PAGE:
|Syntactic Confectionery Delight|
Overcoming addiction to Lispby spurperl (Priest)
|on Jun 14, 2005 at 17:53 UTC||Need Help??|
Hello fellow monks, my name is spurperl and I'm a Lisp addict,
My story may sound familiar to many of you - it's been years that I'm having a love-neglect relationship with Lisp and its brethen. Since I learned Lisp, I'm in awe for its elegancy, how right it feels, and how naturally it lends itself to the solution of tough problems.
But... I'm just failing to find practical applications for it in my work / hacking. Any time I think of writing something, I usually end up with Perl - a language I know much better, am quite productive with, that has tons of libraries and a terrific place to consult gurus (the monastery, of course).
But I keep coming back to Lisp - awing and gasping at its beauty. And keep neglecting it for real projects (its free libraries are lacking, to say the least, and the community is nothing to compare to Perl's).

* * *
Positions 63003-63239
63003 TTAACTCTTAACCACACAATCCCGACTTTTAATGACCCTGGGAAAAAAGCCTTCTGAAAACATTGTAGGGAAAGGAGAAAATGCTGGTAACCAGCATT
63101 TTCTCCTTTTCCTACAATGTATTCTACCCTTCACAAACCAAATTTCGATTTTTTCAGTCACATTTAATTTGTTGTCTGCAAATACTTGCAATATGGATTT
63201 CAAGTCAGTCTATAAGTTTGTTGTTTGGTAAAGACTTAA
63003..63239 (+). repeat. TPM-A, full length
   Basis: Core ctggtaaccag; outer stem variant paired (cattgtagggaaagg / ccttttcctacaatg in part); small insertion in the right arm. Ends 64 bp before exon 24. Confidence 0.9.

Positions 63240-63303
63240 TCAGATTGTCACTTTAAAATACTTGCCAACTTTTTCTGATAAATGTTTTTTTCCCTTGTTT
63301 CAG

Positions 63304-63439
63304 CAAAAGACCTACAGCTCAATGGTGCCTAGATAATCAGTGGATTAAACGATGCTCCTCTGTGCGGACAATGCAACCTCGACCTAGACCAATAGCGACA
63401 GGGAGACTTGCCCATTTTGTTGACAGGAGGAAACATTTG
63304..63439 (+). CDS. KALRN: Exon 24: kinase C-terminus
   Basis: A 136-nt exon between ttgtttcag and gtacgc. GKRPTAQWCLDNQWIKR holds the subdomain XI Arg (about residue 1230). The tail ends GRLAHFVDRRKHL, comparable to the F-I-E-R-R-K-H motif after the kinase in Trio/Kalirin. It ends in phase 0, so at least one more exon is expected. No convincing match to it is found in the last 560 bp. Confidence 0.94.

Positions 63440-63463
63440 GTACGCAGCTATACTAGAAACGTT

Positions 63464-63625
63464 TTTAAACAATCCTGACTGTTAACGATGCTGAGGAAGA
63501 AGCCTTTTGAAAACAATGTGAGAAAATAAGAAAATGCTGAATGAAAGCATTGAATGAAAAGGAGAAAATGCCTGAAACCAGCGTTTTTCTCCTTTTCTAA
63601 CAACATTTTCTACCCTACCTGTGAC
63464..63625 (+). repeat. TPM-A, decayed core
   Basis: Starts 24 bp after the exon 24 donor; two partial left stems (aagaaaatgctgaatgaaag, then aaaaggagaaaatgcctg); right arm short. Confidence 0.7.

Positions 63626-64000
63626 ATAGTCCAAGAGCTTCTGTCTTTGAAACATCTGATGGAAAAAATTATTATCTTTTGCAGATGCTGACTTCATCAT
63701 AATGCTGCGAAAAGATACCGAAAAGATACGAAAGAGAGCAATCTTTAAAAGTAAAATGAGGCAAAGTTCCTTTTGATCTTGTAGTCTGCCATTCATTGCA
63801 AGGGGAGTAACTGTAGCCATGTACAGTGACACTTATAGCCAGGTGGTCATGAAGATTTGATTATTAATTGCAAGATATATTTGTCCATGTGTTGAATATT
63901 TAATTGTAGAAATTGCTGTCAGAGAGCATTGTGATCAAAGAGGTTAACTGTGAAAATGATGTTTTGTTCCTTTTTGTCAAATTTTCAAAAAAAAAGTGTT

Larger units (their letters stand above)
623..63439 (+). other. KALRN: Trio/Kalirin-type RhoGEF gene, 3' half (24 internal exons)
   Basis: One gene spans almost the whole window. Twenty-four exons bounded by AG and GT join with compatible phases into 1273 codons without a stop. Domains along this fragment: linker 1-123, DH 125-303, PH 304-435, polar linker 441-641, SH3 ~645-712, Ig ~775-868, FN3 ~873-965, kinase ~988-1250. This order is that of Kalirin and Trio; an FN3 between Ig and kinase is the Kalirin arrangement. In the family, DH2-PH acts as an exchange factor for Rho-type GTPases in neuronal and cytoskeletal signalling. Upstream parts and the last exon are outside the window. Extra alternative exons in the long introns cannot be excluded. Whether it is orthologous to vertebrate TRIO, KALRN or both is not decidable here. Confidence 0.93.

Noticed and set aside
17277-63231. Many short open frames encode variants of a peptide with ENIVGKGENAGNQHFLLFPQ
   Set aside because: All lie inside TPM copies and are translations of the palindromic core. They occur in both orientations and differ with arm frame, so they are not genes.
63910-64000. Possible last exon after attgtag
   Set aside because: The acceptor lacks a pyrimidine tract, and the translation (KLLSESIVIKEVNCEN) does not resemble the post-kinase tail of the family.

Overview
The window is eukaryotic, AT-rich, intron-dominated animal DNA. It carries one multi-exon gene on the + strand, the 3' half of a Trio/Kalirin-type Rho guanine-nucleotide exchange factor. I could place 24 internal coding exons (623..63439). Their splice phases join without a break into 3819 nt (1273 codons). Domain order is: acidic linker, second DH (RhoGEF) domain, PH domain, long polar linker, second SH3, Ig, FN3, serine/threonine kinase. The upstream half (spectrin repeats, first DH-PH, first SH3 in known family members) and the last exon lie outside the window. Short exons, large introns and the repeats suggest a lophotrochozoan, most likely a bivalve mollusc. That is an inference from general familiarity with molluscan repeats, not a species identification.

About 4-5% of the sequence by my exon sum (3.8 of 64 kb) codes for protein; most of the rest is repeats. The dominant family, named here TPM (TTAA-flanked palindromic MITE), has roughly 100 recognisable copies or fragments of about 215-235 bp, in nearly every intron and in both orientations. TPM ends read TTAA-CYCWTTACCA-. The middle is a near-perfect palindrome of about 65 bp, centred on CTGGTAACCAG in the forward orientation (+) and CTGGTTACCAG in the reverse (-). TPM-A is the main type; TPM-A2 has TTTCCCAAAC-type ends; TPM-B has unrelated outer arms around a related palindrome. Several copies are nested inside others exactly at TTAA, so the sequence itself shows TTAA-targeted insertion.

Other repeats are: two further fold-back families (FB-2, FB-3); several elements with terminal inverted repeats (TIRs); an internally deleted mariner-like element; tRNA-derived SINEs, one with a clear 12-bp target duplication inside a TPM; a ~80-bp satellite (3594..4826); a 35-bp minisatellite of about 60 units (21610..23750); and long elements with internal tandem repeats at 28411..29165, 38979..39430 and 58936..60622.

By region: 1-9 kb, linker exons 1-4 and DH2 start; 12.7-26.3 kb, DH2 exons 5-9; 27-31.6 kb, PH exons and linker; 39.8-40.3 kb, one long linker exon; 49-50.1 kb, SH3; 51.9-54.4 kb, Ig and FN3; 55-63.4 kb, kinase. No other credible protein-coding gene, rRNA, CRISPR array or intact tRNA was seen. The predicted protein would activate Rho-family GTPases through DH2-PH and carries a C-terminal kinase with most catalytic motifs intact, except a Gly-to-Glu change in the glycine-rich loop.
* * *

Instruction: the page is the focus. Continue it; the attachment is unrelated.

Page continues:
Lately a decision blooms in my heart - to detach, once and for all. To overcome my addiction to this language. I learned it, coded in it, I understand it. I was enlightened with its spirit, but I want to move on. I want to write code in my precious Perl without feeling guilty for leaving Lisp behind.
I've been reading around, and it seems that some of the most cherished Lisp gurus (like Peter Norvig) feel that Lisp doesn't have that edge over other languages any more. Perl, Python, Ruby have all come very close. In fact, Perl 5 now has almost everything Lisp has (see "Higher order Perl", for example), lacking perhaps only in macros, and execution speed - both not necessary in most cases, and both to be provided by Perl 6.
But I need strength in this journey, I need to develop belief that this detachment is inded possible. How can I do this ?
One idea that sprang to my mind is to break the illusion. Namely, find Lisp code I found elegant, Lispy and beautiful, and rewrite it in Perl, with code having the same elegant traits.
I feel I'm not the only one with these doubts, that many Perl hackers feel that "I like Lisp and always wanted to deepen my knowledge in it, but I just want to get my job done".